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White House Reports on Federal Cybersecurity Progress

A newly released White House fact sheet highlights national cybersecurity efforts and plans, including around cybersecurity labels for consumer IoT, international ransomware-fighting collaborations and more.

White House
The federal government is holding discussions this month over how to develop cybersecurity labels for routers, home cameras and other consumer IoT devices. The goal is to help buyers understand how safe the products really are. Also on October’s federal cyber agenda: meeting with international partners over efforts to combat ransomware.

The White House announced these and other initiatives in an Oct. 11 fact sheet.

The document addressed many of the goals President Joe Biden outlined in his May 2021 executive order on national cybersecurity. It overviewed the U.S.’s progress on efforts like boosting federal best practices, growing the cyber workforce and advancing research into quantum-resistant encryption.


President Biden’s May 2021 Executive Order on “Improving the Nation’s Cybersecurity” called for giving the public more control over their risk exposure, by marking consumer IoT products with labels indicating how cyber secure the offerings are.

The White House now plans this month to bring together private companies, associations and government entities to discuss how to develop such a marking. The ultimate goal is for “a common label for products that meet U.S. Government standards and are tested by vetted and approved entities,” yesterday’s fact sheet said.


Along with Biden’s executive order, May 2021 also brought an influential ransomware report. The Institute for Security and Technology (IST)-coordinated Ransomware Task Force published a report detailing the global nature of the ransomware ecosystem and recommending steps to combat the threat.

Roughly a year and a half later, the White House fact sheet tracks progress. Among the highlights: The International Counter-Ransomware Initiative (CRI), which the federal government launched in 2021 to boost international collaboration and which convenes again Oct. 31-Nov. 1.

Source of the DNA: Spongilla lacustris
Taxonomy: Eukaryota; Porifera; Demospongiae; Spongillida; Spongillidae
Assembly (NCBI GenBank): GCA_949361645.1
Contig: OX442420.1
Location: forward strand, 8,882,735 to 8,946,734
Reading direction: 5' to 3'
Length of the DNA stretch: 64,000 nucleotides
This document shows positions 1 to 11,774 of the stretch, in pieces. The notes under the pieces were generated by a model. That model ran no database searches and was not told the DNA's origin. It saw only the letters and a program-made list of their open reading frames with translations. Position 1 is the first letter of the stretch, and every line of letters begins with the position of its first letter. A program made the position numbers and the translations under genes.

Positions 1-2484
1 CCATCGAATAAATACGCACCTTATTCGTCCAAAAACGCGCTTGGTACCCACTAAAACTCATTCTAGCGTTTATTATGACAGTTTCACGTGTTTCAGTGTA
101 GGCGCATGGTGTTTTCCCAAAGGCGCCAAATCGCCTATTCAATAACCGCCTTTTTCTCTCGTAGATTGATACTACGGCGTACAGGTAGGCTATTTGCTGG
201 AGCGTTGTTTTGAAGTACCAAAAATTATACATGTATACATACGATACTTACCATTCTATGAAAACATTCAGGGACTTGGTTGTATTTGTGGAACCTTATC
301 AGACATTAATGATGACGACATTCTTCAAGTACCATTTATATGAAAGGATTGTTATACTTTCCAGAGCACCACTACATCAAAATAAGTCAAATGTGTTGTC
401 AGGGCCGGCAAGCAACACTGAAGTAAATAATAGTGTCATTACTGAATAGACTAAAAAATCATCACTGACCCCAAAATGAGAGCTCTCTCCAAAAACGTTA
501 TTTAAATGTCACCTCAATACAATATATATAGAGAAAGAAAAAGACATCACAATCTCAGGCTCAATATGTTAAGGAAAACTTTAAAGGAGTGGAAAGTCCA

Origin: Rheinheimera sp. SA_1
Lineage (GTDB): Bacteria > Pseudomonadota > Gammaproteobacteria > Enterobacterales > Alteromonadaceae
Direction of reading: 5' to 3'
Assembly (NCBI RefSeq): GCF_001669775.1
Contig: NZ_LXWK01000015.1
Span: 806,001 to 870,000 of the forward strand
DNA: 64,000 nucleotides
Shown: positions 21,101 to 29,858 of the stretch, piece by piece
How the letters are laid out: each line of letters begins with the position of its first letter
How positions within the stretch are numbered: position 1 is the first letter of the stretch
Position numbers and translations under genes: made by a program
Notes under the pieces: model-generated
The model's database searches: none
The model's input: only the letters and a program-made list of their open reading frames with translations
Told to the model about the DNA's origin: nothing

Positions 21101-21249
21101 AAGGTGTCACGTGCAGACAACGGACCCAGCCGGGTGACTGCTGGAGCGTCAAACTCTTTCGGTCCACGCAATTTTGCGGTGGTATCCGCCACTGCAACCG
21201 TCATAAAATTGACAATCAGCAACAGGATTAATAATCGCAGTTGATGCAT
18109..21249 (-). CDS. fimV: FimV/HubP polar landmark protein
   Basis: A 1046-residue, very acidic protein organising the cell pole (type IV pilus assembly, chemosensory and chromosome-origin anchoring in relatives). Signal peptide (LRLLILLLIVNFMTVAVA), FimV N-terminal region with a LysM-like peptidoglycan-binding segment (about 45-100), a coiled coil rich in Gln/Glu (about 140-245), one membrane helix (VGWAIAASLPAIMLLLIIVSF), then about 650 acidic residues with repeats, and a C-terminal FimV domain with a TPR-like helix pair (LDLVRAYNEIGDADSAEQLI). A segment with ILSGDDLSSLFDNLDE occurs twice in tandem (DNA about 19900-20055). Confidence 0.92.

Federal actors also sought to make cyber extortion less profitable and more painful by disrupting the flow of ransom and taking stronger responses. It sanctioned several cryptocurrency mixers commonly used by ransomware actors, extradited and jailed some individual perpetrators, and sanctioned cyber actors believed involved in the SolarWinds attack, the fact sheet notes.

The U.S. has been turning to international partners to address other cyber issues as well. That’s included efforts to establish and enforce cyber norms, something the White House says it supported by criticizing and “impos[ing] costs” on Iran when the government crossed the line by launching cyber attacks against Albania’s government. The White House also pointed to “a new virtual rapid response mechanism at NATO to ensure Allies can effectively and efficiently offer each other support in response to cyber incidents.”


The federal government has also looked to secure its own house, requiring multifactor authentication on all its systems — something promised under the May executive order — and creating a strategy for adopting zero trust.

Newer requirements also limited federal agencies to only procuring software that has security features. That move is intended to protect government as well as prompt vendors to raise all their products to that level, regardless of customer base.

Funding like the State and Local Cybersecurity Grant Program, meanwhile, are expected to help other levels of government strengthen their cybersecurity postures.

The White House also touted efforts to reach beyond the public sector. That includes promoting basic cyber hygiene and threat understanding among the private entities that own and operate much of the nation’s critical infrastructure. Thus far, that’s seen outreach to the banking, health care, transportation and water sectors.


Cyber talent shortages remain a pressing issue, and high among state CISOs’ concerns, according to a NASCIO report out this week. The White House said it is striving to build the workforce, with aims to create more pathways into cyber jobs and bring more diversity to the field. A 120-day Cybersecurity Apprenticeship Sprint launched in July 2022 aims to support such efforts.

The federal government also “more than doubled” investments into quantum research and development, in efforts to stay competitive in the space and get ahead of threats. That includes efforts to develop and deploy forms of cryptography designed to resist cracking by any forthcoming quantum computers.